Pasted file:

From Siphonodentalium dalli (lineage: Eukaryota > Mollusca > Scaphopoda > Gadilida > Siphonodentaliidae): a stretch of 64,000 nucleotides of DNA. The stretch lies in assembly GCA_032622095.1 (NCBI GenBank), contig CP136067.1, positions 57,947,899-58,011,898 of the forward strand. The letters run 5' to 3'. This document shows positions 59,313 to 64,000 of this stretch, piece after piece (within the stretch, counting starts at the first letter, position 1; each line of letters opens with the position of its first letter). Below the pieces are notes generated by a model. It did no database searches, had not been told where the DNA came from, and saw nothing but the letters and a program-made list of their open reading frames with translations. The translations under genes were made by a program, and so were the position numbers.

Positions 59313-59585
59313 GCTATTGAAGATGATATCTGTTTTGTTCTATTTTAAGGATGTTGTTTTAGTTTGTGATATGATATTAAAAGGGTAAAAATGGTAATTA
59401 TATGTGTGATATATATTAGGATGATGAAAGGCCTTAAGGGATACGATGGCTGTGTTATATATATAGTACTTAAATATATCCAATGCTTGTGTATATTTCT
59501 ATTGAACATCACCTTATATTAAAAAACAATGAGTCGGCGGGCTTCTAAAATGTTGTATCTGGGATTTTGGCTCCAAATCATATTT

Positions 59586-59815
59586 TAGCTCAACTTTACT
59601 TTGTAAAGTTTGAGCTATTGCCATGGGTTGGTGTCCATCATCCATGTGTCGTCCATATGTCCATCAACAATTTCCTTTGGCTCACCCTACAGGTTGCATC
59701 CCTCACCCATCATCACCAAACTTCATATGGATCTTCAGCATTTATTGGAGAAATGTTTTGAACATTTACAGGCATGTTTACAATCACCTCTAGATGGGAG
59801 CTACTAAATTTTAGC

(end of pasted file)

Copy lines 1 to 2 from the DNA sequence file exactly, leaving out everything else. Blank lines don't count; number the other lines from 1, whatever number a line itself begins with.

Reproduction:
From Siphonodentalium dalli (lineage: Eukaryota > Mollusca > Scaphopoda > Gadilida > Siphonodentaliidae): a stretch of 64,000 nucleotides of DNA. The stretch lies in assembly GCA_032622095.1 (NCBI GenBank), contig CP136067.1, positions 57,947,899-58,011,898 of the forward strand. The letters run 5' to 3'. This document shows positions 59,313 to 64,000 of this stretch, piece after piece (within the stretch, counting starts at the first letter, position 1; each line of letters opens with the position of its first letter). Below the pieces are notes generated by a model. It did no database searches, had not been told where the DNA came from, and saw nothing but the letters and a program-made list of their open reading frames with translations. The translations under genes were made by a program, and so were the position numbers.

Positions 59313-59585